Son of Sardar – Movie Review
Posted by Vivek on November 13, 2012 | No Comments
PRODUCER – Ajay Devgn, N.R.Pachisia, Pravin Talreja
DIRECTOR – Ashwni Dhir
WRITER – Robin Bhatt (Based on Maryada Ramanna by S. S. Rajamouli)
CAST – Ajay Devgn, Sonakshi Sinha, Sanjay Dutt, Juhi Chawla, Mukul Dev, Vindu Dara Singh
MUSIC – Himesh Reshammiya
What do you say about a film full of and about sardars that makes fun of its own kind? Especially when the catchphrase of the hero (sardar himself) threatens against doing exactly the same? In the Bollywood universe where no rules matter except the assumed formula of entertainment, all is fair and so we have Son of Sardar, a silly, spoofy, roundabaout film full of Santa-Banta jokes and little else.
Giving up all pretensions of originality and riding the over-crowded bandwagon of South remakes, Son of Sardar is a remake of Maryada Ramanne, a Telugu film by S.S.Rajamouli, itself a remake of Buster Keaton’s silent film, ‘Our Hospitality’. Girl and boy from warring families fall in love but this is not meant to be a Qayamat Se Qayamat Tak. The boy is safe as long as he is under the girl’s roof because Sardar tradition of hospitality decrees that the blood of a guest must not be spilt within the house. So, a cat and mouse chase ensues and somewhere in between the romance plays on dutifully.
The film is more of an action-comedy than a romance. There is a lot of those by-now compulsory Dabanng style action sequences where extreme slow-motions play a big part in the drama. However, the action never takes a bloody route, by remaining equal parts thrill-inducing and comic. That its unbelievable absurdity is meant to provoke laughs is the signature of the film and its reception a matter of subjective taste.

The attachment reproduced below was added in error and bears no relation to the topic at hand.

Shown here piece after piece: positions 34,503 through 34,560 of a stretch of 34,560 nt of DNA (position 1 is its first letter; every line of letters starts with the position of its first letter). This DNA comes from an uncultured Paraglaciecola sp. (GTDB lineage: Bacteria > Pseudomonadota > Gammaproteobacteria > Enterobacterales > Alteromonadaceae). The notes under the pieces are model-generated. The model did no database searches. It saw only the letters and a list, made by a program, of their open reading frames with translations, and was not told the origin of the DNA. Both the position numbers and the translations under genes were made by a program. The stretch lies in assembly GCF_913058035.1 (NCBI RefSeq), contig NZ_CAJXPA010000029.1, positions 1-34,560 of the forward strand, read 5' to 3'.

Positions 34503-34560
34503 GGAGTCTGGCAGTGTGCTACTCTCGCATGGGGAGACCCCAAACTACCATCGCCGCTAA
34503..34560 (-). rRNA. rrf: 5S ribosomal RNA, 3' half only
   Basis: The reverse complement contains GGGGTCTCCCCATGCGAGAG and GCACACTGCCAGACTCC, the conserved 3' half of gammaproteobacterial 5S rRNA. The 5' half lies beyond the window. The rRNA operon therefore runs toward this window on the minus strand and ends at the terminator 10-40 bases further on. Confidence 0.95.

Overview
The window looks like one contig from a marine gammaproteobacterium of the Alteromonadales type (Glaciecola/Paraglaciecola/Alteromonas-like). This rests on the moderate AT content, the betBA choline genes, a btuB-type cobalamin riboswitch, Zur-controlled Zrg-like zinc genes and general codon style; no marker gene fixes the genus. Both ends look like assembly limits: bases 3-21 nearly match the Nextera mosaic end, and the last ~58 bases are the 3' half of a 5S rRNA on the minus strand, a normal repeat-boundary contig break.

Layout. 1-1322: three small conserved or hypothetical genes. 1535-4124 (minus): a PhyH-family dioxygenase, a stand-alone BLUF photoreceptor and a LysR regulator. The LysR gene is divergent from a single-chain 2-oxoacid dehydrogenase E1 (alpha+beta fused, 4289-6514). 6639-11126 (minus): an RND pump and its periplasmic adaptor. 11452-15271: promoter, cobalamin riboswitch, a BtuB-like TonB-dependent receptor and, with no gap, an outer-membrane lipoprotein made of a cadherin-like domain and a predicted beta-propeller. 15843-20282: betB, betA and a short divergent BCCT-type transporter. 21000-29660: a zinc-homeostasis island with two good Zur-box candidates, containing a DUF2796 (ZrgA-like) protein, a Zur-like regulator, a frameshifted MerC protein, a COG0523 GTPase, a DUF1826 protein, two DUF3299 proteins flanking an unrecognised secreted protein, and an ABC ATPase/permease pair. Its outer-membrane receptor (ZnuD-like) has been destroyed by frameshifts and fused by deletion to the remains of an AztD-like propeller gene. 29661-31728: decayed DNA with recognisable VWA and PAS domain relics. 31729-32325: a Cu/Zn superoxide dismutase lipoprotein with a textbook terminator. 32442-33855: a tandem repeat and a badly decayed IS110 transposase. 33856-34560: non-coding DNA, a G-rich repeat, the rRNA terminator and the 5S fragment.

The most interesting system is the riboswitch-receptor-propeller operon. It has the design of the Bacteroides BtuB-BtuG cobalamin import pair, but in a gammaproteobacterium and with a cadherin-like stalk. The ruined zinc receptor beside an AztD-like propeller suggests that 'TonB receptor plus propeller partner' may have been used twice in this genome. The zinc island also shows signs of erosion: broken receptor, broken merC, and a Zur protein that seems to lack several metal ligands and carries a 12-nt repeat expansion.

It is a goofy ride where everyone, even the hero Jassi (Ajay Devgan) and the blood-thirsty Billoo Singh (Sanjay Dutt) are daft. It is all cute in parts and pockets but the chase lasts too long while staying in the same place for us to remain tickled by the surrounding jokes. Except those that the delightful Juhi Chawla cracks. Singularly charming and as crackling as ever, she plays the almost wedded wife of Billu Singh waiting for him to avenge his father’s death by killing Jassi. Mukul Dev and Vindu Dara Singh play the empty-headed Sardar’s pretty competently too.
Among the mayhem of a lost screenplay, the film depends largely on Ajay Devgan’s comic timing which he has proved to be passably solid in the past few years. He is as pleasing to watch as the petrified Sardar running for his life as the true-blooded Sikh who will always step up to his latent heroism. His pairing with Sonakshi works especially given the brightness of the actress presence but they have too little screen time for their romance to be truly enjoyable.
There is a colourful Punjabi flavour in the film that cares less about authenticity and more about fun. Who knows, for a strictly casual watching, it may even be had.